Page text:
A quarter of mid-market firms in the UK are considering re-shoring some or all of their business activities in the next three years, according to research.
The study, carried out by GE Capital UK and Warwick Business School, found procurement made up just over a fifth of the activities firms intended to bring back to the UK.
Reasons for re-shoring included management or control issues, advantageous business culture, productivity, rising overseas costs and access to skilled labour.
The research showed companies expected to see an average increase in annual revenues of 14. 8 per cent – or £3.8 million per firm – as a result of re-shoring, leading to a 12.1 per cent uplift in profits.
The study, involving interviews with 100 executives, said this would add £27.6 billion to national mid-market revenues annually and create more than 378,500 jobs.
In terms of the types of activities being re-shored, internal business services make up 23 per cent, followed by procurement (21 per cent), customer-facing services (19 per cent), manufacturing and production (19 per cent), and product development (18 per cent).
Activities earmarked for re-shoring are predominantly located in the Eurozone, with almost three-quarters of manufacturing activity relocating from the Eurozone or EMEA regions, though 28 per cent of customer-facing services and internal business functions are due to be re-shored from the Asia-Pacific region.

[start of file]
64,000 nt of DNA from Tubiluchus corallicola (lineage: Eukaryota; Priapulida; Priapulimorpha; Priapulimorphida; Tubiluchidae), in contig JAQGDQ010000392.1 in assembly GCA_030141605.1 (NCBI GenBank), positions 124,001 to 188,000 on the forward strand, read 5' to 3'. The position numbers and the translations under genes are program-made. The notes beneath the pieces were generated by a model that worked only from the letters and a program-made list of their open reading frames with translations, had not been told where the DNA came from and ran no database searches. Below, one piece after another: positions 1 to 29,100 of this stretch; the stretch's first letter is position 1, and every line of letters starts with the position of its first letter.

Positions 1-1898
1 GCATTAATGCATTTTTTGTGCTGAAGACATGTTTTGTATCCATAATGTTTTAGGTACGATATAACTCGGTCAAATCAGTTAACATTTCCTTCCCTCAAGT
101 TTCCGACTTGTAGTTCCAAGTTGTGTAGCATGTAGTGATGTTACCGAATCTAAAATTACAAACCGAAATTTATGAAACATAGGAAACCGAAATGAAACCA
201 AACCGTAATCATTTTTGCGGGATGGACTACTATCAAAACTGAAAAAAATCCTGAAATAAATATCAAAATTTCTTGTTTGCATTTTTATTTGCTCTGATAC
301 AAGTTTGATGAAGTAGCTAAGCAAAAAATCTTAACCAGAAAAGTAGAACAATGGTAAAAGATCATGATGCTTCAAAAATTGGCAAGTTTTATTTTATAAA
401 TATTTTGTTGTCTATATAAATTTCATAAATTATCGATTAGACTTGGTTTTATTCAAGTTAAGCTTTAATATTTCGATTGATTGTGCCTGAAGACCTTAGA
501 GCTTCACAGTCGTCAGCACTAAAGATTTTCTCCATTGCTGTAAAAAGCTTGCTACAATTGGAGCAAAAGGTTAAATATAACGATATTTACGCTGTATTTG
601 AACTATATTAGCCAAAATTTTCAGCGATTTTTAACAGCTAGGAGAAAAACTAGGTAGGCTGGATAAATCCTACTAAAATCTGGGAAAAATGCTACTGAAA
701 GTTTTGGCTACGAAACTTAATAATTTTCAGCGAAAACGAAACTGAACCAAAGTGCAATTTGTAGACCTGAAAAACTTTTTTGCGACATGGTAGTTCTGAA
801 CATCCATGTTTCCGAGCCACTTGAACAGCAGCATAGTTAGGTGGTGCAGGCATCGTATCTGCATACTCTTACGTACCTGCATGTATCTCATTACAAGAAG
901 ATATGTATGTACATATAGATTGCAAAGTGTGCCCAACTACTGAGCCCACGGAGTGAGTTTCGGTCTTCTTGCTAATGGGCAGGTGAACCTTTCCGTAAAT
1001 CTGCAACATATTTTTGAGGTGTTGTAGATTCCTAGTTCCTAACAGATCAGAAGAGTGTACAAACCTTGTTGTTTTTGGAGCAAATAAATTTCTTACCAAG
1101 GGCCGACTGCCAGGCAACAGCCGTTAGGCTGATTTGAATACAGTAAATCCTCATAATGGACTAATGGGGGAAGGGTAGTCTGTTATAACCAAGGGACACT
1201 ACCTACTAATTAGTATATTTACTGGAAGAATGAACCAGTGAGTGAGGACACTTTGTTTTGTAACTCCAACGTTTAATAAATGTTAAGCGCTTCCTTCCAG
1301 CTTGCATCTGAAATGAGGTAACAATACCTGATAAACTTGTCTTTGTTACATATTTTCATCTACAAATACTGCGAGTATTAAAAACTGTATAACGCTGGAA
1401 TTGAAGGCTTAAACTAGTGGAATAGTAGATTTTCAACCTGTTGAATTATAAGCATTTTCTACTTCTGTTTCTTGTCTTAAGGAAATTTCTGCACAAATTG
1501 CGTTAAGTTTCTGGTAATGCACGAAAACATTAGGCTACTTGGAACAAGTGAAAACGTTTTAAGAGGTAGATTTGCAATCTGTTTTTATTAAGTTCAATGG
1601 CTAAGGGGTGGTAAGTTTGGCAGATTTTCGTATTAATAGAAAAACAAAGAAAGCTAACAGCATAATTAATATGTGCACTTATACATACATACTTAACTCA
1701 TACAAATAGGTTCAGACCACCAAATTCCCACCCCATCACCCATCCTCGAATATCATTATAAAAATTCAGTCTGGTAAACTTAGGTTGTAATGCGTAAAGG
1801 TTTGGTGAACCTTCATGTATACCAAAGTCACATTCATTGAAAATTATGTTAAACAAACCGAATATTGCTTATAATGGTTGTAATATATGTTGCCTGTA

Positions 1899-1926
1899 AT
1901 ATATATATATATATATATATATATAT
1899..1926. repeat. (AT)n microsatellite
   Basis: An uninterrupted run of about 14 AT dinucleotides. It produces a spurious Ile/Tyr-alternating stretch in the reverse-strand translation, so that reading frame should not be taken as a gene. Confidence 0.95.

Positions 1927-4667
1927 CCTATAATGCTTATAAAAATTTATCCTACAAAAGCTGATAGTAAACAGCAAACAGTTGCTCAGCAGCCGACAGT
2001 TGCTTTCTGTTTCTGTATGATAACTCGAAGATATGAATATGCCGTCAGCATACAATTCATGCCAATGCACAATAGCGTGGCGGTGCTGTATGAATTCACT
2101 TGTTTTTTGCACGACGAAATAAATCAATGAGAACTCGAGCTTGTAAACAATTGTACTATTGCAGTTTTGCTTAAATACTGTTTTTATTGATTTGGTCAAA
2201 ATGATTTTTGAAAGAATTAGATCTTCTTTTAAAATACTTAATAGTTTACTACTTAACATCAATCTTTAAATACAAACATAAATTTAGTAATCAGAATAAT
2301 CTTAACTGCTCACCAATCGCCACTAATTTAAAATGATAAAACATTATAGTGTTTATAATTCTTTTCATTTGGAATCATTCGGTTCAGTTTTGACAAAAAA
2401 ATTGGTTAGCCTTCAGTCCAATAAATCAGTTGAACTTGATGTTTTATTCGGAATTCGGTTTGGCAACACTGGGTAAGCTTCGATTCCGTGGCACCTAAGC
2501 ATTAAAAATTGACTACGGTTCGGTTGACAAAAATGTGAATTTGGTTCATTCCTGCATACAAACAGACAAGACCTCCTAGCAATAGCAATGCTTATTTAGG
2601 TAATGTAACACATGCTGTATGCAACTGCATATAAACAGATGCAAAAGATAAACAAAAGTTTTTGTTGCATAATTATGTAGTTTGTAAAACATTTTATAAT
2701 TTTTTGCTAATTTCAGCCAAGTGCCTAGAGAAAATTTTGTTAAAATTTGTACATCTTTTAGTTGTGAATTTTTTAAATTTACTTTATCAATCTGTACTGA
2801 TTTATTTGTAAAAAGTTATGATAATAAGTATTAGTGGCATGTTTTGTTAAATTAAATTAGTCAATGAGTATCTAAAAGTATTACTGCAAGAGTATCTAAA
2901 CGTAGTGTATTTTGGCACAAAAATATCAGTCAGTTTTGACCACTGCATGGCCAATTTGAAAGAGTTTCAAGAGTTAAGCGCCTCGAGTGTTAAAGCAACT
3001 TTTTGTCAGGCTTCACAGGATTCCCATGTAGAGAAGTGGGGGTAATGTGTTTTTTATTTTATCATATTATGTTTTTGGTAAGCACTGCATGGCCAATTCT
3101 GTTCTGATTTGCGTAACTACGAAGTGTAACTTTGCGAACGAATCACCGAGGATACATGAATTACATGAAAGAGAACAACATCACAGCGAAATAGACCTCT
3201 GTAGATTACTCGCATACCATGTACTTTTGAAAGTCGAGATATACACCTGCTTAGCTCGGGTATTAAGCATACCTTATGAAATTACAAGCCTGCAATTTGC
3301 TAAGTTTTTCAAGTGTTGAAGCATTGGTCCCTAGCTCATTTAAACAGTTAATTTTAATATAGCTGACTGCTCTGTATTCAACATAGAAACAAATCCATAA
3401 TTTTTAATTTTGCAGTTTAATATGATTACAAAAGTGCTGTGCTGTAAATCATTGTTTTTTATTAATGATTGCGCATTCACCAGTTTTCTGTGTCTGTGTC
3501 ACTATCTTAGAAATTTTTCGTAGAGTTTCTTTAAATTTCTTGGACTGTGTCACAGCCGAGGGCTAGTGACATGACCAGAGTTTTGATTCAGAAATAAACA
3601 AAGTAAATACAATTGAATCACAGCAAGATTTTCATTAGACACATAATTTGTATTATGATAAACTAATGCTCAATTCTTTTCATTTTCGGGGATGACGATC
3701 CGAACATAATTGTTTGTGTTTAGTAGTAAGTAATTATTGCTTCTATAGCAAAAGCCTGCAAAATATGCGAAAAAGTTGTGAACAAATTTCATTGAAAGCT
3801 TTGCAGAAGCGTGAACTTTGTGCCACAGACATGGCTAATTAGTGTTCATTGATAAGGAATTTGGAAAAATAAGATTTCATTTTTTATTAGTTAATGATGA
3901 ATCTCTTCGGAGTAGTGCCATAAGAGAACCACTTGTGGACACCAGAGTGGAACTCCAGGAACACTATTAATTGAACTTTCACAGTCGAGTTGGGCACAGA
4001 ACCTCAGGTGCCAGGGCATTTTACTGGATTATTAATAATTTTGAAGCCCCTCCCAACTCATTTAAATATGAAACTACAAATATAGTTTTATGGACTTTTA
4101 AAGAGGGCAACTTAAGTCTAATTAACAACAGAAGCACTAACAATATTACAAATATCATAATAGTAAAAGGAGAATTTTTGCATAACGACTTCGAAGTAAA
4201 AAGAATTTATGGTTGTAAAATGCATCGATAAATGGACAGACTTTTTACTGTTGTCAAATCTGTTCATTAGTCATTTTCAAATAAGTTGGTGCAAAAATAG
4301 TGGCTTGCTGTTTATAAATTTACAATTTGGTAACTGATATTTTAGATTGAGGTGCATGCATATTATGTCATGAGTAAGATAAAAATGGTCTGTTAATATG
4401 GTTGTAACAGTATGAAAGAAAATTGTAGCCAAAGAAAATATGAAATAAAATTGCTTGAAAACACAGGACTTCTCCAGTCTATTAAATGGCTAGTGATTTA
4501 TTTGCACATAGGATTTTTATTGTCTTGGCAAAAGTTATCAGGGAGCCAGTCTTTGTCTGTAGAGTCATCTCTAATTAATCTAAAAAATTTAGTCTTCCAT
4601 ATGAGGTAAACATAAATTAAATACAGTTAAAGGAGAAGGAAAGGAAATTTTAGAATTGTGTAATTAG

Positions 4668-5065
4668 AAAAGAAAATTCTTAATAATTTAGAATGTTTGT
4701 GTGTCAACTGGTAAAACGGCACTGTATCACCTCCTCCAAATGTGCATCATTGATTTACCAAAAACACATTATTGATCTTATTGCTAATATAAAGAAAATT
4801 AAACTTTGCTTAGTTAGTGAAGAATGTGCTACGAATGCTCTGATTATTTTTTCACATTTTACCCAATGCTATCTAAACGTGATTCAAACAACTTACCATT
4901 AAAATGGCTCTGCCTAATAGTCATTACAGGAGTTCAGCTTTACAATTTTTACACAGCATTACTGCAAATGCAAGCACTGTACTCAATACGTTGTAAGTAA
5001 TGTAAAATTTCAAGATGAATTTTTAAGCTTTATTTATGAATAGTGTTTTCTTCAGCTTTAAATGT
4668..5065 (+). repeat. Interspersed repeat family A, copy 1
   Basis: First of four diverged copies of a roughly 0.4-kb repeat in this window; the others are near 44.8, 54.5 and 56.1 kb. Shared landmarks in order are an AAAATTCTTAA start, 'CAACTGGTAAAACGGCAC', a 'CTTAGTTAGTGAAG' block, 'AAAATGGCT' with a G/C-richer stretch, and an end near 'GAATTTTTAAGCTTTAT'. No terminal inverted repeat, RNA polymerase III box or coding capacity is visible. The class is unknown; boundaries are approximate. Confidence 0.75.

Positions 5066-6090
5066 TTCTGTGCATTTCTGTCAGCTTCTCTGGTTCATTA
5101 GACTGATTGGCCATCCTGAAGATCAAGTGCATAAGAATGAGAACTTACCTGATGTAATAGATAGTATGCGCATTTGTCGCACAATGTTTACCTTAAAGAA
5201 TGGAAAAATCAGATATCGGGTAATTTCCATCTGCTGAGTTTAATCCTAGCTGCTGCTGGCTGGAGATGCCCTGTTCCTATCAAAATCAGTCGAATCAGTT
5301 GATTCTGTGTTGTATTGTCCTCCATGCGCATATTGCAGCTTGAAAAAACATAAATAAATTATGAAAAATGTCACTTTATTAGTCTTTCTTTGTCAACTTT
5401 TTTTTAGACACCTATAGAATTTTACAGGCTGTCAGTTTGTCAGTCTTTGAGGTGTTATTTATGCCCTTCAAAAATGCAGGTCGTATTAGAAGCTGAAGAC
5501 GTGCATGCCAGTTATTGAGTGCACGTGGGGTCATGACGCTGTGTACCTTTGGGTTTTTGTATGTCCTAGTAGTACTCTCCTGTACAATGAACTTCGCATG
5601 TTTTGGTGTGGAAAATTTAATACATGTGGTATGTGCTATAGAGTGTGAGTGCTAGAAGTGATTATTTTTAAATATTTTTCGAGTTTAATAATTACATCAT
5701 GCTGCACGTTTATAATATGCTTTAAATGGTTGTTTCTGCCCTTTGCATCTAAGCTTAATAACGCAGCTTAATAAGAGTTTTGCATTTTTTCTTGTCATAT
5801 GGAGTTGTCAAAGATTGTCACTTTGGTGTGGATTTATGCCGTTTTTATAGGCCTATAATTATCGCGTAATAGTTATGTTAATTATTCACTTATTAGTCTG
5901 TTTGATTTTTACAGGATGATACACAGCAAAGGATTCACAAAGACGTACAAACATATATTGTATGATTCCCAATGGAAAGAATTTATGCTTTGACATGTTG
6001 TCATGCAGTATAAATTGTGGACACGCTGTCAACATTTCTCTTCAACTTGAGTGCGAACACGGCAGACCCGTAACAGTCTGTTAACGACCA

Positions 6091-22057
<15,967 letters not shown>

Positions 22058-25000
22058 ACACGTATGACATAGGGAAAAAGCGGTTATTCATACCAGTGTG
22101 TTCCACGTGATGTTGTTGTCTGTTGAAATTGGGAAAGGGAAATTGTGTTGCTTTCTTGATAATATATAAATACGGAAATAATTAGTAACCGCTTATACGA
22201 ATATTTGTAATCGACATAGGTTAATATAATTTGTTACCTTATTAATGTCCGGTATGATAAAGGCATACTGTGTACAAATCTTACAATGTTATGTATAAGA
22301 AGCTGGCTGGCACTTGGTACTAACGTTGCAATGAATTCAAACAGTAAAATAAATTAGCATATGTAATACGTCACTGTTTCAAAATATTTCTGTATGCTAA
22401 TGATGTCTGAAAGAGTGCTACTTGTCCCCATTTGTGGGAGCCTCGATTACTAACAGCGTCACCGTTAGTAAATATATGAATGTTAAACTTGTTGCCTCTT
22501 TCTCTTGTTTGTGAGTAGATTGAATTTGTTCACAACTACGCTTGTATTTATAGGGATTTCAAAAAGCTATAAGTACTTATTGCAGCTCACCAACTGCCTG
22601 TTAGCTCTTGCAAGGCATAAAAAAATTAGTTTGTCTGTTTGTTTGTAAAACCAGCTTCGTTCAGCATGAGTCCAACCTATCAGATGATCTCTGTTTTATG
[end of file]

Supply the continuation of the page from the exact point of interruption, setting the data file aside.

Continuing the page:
The research found London to be the most popular re-shore destination, followed by the South East, West Midlands, the North West and Yorkshire and Humber.
Ilaria del Beato, chief executive of GE Capital UK, said: “The synergies created by bringing back previously outsourced services to the UK, and closer to London, drive the predicted increase in revenues and will make a positive contribution to a stronger economy.”
Professor Stephen Roper, of Warwick Business School, said: “Historically, re-shoring activity has focused on regions outside London, yet our research indicates that mid-market firms see the value of being active in the capital, despite the high costs associated with doing business here. This suggests that rather than acting as an agent for rebalancing the regions, re-shoring may exacerbate the growing disparity between the London economy and the rest of the UK.”